Should I keep my baby home from daycare?

Ask your daycare provider what the center's policy is on children attending when they have ringworm. Once your baby has started treatment, it should be no problem, but until then, they may or may not want you to keep him at home.

Are there possible complications?

Your baby could develop a bacterial infection from scratching his skin, so it's a good idea to keep his nails short and watch him closely. If you notice that he's scratching, you may want to put little mittens or socks on his hands while he sleeps. Talk with your child's doctor again if the rash doesn't look much better after about a week of treatment.

How should I treat ringworm?

For any unusual rash on your baby, start by talking with his doctor. For ringworm on the body, she'll probably suggest an over-the-counter antifungal cream. You'll need to apply it twice a day, covering an area about an inch beyond the rash. It usually takes about three to four weeks to get rid of ringworm, and you'll continue to use the cream for a week after the rash is gone. (Some children are sensitive to these creams, so try using just a little bit at first to see how your baby's skin reacts. Consult y...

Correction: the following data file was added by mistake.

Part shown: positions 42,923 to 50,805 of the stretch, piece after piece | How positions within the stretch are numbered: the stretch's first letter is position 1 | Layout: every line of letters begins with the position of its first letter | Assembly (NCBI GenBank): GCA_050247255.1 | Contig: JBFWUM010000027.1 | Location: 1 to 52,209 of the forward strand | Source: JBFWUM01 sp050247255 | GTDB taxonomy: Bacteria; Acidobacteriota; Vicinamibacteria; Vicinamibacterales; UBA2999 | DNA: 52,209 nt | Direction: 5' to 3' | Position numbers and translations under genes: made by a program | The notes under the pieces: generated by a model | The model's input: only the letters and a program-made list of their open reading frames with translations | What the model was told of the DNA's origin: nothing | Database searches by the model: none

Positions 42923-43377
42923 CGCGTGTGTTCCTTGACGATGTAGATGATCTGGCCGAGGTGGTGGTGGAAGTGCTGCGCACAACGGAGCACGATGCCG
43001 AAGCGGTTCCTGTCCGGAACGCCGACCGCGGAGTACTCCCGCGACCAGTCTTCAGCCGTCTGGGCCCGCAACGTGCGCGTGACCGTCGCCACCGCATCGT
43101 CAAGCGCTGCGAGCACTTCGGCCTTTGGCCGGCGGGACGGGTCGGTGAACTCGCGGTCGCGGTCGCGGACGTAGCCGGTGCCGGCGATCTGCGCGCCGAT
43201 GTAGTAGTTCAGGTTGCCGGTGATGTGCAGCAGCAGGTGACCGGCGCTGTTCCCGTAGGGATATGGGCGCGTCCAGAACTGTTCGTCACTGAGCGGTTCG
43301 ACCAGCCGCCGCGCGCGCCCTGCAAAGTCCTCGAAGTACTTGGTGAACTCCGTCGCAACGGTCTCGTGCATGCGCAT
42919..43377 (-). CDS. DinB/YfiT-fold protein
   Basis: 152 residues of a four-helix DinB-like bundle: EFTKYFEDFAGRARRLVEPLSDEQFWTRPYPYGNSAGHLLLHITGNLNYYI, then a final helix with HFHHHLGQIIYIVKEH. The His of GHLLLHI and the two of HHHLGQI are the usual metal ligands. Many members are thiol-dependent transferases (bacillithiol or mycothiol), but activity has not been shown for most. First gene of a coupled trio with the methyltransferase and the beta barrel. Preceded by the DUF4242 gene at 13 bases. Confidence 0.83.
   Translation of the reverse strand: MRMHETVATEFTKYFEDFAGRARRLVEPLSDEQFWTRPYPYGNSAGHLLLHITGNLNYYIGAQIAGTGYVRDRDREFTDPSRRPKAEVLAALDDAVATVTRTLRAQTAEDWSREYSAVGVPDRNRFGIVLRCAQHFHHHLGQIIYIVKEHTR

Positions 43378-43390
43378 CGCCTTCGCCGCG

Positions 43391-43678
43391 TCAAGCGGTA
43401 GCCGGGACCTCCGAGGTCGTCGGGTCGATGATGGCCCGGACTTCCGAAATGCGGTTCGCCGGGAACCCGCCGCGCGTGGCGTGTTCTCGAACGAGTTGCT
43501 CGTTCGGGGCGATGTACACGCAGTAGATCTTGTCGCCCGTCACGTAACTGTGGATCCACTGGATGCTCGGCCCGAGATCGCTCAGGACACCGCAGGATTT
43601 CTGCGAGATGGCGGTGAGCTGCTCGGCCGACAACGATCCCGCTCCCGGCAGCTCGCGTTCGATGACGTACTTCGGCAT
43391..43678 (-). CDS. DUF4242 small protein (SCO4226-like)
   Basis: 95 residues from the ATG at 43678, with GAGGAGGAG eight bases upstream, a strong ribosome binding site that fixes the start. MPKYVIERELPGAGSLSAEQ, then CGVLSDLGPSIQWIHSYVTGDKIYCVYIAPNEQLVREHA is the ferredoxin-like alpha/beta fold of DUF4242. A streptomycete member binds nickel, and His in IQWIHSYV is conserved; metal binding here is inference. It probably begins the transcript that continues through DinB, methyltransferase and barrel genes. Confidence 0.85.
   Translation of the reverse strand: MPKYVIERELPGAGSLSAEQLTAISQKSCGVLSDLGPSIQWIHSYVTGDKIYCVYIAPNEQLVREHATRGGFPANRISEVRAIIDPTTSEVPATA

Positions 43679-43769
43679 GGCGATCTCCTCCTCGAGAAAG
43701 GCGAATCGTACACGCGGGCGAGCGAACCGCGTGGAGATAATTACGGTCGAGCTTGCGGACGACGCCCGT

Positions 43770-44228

How did my baby get ringworm?

Chances are your baby got ringworm. Probably from contact with an infected person or pet. The fungus can also be caught from infected towels, hairbrushes, combs, hats, and other clothing. If he's walking, he could also have picked it up on his feet from toddling around barefoot in an infected locker room or pool area. Experts think there's some genetic tendency for catching ringworm. And excess sweating seems to increase the chances, too, as it the condition thrives best in humid climates.

What are the ringworm symptoms?

If your baby has ringworm on his body, he'll have one or more scaly patches, probably between the size of a dime and a quarter. While the patches don't always start out round, by the time they're about half an inch across, they usually form a scaly ring around a smooth center. As the fungus grows, the ring gets larger, but it usually stops growing by the time it's about an inch in diameter. The rash can be dry or moist, and it can appear almost anywhere on the body. When the fungus affects the scalp, the ra...

What is ringworm ?

Ringworm is a contagious fungal infection of the skin. It can be itchy and unpleasant, but it's not painful or dangerous. When the fungus affects the scalp, the condition is called tinea capitis, and when it affects the body it's tinea corporis. (By the way, athlete's foot is tinea pedis, and jock itch is tinea cruris — all are caused by fungi.) Ringworm shows up most commonly often in children over the age of 2age 2 and older , but it's possible for babies and adults to get it too.

How can I protect my baby from ticks?